The possibility of videoconferencing in general practice currently exists in fewer practices than what is ideal, and the practices that have videoconferencing equipment most often use it for interpreting conversations.
It had been a desire for a long time to have a common solution for video consultations for general practice, and the purpose of the project was then to test MedCom’s video client (Pexip) in a number of areas in general medical practice, for example for video consultations with patients or for video conferencing with municipalities, hospitals or nursing homes.
The assessment of the project was carried out by HTA consultants in CIMT and aimed to gather the experience of using video in general practice among practitioners, patients and other collaborating partners. The assessment should also collect information that may form the basis for designing a future business case.
A questionnaire study was conducted among patients who, during the project period, tried out video consultation with their practitioner, and a total of 5 group interviews with practitioners were held.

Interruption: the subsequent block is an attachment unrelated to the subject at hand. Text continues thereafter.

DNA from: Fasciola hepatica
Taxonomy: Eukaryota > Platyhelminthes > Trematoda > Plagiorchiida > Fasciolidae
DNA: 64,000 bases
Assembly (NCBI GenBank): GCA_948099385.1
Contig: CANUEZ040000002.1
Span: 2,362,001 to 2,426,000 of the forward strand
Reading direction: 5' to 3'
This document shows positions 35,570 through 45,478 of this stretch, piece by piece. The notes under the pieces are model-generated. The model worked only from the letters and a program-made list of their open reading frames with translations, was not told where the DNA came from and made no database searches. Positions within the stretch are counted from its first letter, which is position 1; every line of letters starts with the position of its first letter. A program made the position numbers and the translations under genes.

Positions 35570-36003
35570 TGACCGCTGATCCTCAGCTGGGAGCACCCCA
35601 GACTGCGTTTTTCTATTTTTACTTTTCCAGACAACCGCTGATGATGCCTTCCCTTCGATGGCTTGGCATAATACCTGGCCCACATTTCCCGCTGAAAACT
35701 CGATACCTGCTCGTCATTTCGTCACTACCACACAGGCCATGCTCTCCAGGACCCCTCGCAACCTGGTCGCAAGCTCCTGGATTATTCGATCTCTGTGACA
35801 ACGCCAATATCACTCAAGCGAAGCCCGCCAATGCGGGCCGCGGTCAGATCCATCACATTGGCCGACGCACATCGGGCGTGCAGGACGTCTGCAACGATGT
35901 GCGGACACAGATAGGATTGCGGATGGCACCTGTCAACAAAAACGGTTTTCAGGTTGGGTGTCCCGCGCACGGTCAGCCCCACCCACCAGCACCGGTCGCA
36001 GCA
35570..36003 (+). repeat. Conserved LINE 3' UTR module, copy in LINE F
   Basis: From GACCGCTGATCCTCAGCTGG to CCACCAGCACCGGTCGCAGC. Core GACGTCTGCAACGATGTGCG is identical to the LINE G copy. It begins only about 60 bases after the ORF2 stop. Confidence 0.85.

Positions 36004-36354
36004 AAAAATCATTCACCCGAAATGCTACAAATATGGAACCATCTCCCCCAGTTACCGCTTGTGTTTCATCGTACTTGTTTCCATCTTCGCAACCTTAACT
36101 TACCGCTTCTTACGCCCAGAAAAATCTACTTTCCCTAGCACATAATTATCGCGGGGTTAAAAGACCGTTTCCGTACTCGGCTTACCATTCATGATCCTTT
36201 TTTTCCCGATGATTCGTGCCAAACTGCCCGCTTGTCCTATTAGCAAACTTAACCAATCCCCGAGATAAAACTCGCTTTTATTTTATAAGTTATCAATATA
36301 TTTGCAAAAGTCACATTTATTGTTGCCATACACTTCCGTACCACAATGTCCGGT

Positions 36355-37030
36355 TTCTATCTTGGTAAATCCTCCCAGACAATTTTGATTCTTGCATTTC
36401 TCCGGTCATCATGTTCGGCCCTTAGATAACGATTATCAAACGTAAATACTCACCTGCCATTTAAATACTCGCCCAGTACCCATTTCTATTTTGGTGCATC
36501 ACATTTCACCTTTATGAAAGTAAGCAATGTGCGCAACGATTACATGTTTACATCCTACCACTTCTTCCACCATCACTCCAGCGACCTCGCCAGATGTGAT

The primary conclusion of the assessments was that the practitioners would not recommend video consultations at the given time. It would require a more efficient video resolution than the one tested in this project.
Furthermore, the assessment laid out the following:
- It is a requisite for good video conversation that the patient and the practitioner know each other in advance and have developed a relationship.
- Video consultations are unfit for illnesses that require objective examination, patients that need measurements or testing and patients with very complex problems or patients who are not cognitive well-functioning.
- The lack of closeness and contact with the patient did not oppose a problem in the instances where the video consultations were held.
- The practitioners do not agree on the time spent during a video consultation. Where some practitioners believe they use more time on video consultations, others believe that it will save time.
Generally, both practitioners and patients wished for the option to use video consultation, but the technology must work efficiently and be easier to use before it becomes usual practice.
When the corona pandemic hit the world shortly after the evaluation of this project, the project showed its significant value despite the criticism of the solution expressed by the doctors involved.
Thanks to the pilot project and the feedback from the evaluation, the app “MinLæge” – created for video consultations between patient and doctor – could be quickly adapted and upgraded for a national rollout when the country was hit by the pandemic and the subsequent lockdown.